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I’m definitely an introvert, but over the last year or two I’ve noticed something; I can talk a lot. I’ve heard that men talk around 7,000 words a day while women speak around 20,000 words per day. Oy vey. That’s a lot of opportunities every day for both men and women to encourage, affirm, put down, hurt or wound all depending on what comes out of our mouths.

A scripture that has been really convicting for me lately has been Matthew 12:34

“For out of the abundance of the heart, the mouth speaks.”

I heard a talk about how powerful the ability to control your tongue really is. If you can control your tongue, the speaker said, you can control your entire person. Speech is such a powerful tool to use and like any thing it can be used for a tremendous good or it can be used for evil. And using it for evil doesn’t necessarily only mean saying bad things about people or using it to be blatantly rude, but using it only to further your own good. Thinking back to my own life, how many times have I carelessly interrupted people or not listened to other people becausehave a good point to make?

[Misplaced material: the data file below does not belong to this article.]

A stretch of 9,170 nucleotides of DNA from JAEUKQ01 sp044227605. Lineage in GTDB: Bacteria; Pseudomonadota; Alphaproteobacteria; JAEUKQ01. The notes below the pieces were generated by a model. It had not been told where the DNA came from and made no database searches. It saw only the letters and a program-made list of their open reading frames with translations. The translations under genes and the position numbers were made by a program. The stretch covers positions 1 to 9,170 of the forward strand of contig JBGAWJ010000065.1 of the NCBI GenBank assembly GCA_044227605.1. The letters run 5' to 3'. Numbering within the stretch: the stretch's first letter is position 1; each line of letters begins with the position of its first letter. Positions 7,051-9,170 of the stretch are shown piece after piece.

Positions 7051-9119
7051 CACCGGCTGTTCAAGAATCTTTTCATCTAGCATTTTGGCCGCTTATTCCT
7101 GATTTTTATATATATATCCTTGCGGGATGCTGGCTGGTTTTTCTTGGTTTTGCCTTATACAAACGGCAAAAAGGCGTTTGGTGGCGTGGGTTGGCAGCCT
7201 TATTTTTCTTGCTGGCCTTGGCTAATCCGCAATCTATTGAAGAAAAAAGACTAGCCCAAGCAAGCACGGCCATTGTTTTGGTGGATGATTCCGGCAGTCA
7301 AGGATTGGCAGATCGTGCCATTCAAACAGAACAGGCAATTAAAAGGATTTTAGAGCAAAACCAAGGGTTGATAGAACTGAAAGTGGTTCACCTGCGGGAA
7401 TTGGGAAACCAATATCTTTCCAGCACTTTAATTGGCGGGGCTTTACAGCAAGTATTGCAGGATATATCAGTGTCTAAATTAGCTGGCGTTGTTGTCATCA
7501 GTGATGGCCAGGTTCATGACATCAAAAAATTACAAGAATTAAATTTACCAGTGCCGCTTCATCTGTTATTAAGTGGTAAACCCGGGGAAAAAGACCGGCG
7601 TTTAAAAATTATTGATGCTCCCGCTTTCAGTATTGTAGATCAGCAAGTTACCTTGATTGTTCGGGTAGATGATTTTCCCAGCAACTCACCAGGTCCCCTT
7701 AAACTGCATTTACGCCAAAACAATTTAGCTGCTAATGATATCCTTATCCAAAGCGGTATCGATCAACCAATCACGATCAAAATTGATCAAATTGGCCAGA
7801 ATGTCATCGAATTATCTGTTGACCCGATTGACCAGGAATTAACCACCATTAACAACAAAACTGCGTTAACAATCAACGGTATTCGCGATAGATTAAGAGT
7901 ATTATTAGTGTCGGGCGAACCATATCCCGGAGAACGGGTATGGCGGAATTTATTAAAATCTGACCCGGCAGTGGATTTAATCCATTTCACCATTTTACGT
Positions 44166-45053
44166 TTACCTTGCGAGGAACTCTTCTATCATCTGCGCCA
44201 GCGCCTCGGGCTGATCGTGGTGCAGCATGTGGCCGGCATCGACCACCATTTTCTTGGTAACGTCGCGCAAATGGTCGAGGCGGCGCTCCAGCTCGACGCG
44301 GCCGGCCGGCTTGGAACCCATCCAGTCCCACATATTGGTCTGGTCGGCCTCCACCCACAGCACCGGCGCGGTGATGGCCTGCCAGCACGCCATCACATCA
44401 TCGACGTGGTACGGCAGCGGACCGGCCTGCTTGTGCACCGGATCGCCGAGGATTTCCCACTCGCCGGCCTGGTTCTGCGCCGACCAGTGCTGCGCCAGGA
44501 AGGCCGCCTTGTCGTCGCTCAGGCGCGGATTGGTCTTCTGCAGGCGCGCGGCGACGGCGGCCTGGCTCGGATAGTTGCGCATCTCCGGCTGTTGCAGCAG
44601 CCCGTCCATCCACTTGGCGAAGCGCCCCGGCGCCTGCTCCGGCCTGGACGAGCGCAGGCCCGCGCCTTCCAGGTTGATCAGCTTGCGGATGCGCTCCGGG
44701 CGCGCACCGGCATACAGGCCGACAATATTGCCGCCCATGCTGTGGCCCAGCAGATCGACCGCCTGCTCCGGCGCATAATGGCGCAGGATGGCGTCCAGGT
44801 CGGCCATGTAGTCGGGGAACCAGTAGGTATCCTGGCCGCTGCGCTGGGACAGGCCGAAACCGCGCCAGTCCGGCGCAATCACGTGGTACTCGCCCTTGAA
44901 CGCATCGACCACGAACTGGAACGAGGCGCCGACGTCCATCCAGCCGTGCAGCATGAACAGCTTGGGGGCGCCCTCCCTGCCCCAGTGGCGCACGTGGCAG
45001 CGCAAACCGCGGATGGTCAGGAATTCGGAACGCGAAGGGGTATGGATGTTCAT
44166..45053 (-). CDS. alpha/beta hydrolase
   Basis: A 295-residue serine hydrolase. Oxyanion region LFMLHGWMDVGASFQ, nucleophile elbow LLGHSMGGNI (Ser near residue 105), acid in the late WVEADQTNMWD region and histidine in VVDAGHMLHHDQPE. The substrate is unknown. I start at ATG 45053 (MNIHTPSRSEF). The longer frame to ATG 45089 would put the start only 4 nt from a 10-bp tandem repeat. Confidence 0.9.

If I have pure intentions and a clean heart, my speech will be pure and clean. If I’m feeling bitter or angry or self-seeking, then what I talk about and how I talk about things will also be (most likely subtly) bitter, angry, or self-seeking. Further in that same verse in Matthew it goes on to say:

“I tell you, on the day of judgement men will render account for every careless word they utter;

for by your words you will be justified, and by your words you will be condemned.”

That is a whole lot of responsibility based on my every day conversation. And what do we talk about? How much of our conversations do we have that are surface level or revolve around pointless things? Obviously, it would be impossible and too scrupulous to spend time thinking about every word we say, but we know ourselves. I know when I’ve spent a conversation well or when I’ve spent it all talking about myself, talking about an annoying person in my class, or even focusing on things negatively.